The Kara Box: The History of the Prop and Trick

In the past, I’ve written about the Salerno Ring, the famous invention of the gentleman juggler Salerno. While it’s an amazing invention and prop, it was the lone trick that Salerno performed that didn’t fit in with the general idea of the gentleman juggler; only using normal items found in a parlor or a gentleman’s home.

SalernoRingSalerno and his Salerno Ring

Kara, Salerno’s rival, likewise had one trick that didn’t fit into the gentleman juggler paradigm. It was similar to the Salerno Ring, as it was balanced on the head and involved tossing balls into or through the prop. This prop was known as the Kara Box.

KaraBoxesKara and his Kara Box

As you can see in the above photos, the Kara Box consisted of a rack of inclined ramps. Balls were tossed into the top and rolled down the ramps until reaching the bottom and falling back down for the juggler to catch. It is not known if Kara inspired Salerno or the other way around, but the similarities are too close to be a coincidence.

Like the Salerno Ring, the Kara Box was copied by other jugglers. Below is a photo from 1895, showing Resa using a Kara Box. This was while Kara was still at the height of his career.

Resa and his Kara Box

Kara retired in 1927. In the 1930s and early 1940s, the Kara Box was performed by Felix Adanos. Below you can see a never before published photo of Adanos using a Kara Box as well as an illustration of him performing it from one of Adanos’ posters.




After Adanos’ use of the Kara Box, the following illustration by Joe Marsh (from the November 1947 issue of the Jugglers’ Bulletin) is the next reference I’ve found to the trick.


The October 1961 edition of the IJA Newsletter featured an unknown juggler using a spiral version of the Kara Box. As you can see below, he didn’t use it in a balance, thus making it one of the easiest juggling tricks of all time!



The following illustrations of the trick appeared in The Art of Juggling by Nikolai Bauman, which was published in 1962. This book was the juggling textbook for Soviet circus schools.



The Kara Box was performed by Ukrainian juggler Alexander Brezitskiy in the 1970s and 1980s.

KaraBoxAlexanderBrezitskiyeAlexander Brezitskiy

In the 1980s, Kit Summers’ book Juggling With Finesse featured the following illustration of the trick.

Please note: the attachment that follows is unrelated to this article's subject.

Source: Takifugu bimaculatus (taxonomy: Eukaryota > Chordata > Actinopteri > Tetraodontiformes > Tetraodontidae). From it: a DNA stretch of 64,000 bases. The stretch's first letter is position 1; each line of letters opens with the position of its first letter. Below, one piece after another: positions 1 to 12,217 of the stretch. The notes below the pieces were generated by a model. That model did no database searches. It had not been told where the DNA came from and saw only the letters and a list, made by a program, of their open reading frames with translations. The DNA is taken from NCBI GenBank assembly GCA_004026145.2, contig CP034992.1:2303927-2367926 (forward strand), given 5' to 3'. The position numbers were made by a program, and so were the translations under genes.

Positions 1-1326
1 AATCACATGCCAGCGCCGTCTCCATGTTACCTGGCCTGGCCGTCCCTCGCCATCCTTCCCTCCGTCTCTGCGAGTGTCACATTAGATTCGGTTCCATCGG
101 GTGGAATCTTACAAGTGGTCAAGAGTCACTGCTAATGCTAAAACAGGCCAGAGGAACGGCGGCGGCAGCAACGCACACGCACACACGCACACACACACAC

KaraBoxJWF (779x1280)

The Kara Box was performed by Jeff Taveggia in the 1980s. His version of the prop was built at RBBB Clown College by juggler David Berman and Ringling master prop builder George Shellenberger and was passed down to Jeff. You can see it in the video below.

An art exhibit that was held in conjunction with the IJA’s 50th Anniversary 1997 featured the following piece by Karen Gersch.


One of the most recent jugglers that I’m aware of that performed a balanced Kara Box is Barry Friedman of the Raspyni Brothers. You can see a photo of him performing it at the 2005 BJC below.


To the best of my knowledge, only two jugglers currently perform the Kara box. Jana Nicolas of Chile works with a traditional Kara Box, as you can see at the end of the following video.

Australian juggler Earl Shatford performs with a circular Kara Box similar to one used by Selma Braatz. Below, you can see an illustration of Selma Braatz’s version followed by video of Earl performing with his.

Selma Braatz Kara Box

A few other modern jugglers have taken inspiration from the Kara Box. A front facing back pack Kara Box was made and used by Swedish juggler and juggling historian Erik Åberg.


Below is a video of Jay Gilligan and Erik Åberg using Kara Box-style ramps in a unique way.

The video below shows the use of a Kara Box-like ramp system by Impredecibles Circo.

 A very similar set of ramps has been used by Otavio Fantinato, which you can see below.
The Kara Box is an old school trick that I’d love to see more jugglers work with. Perhaps this article will inspire some readers to make their own versions. I think that a crutch would make a great base structure for the type that Jeff Taveggia used. If you make a Kara Box, send me photos and video and I’ll add it to this article.

David Cain is a professional juggler, juggling historian, and the owner of the world's only juggling museum, the Museum of Juggling History. He is a Guinness world record holder and 15 time IJA gold medalist. In addition to his juggling pursuits, David is a successful composer, songwriter, multi-instrumentalist, and singer as well as the author of twenty-six books. He and his children live in Middletown, OH (USA).

Comments 5

  1. The first time we ever performed this was at RIT In the 90s. We had it hooked up to a drum machine and the balls triggered sounds with each hit of the walls. It’s hanging in my garage 🙂

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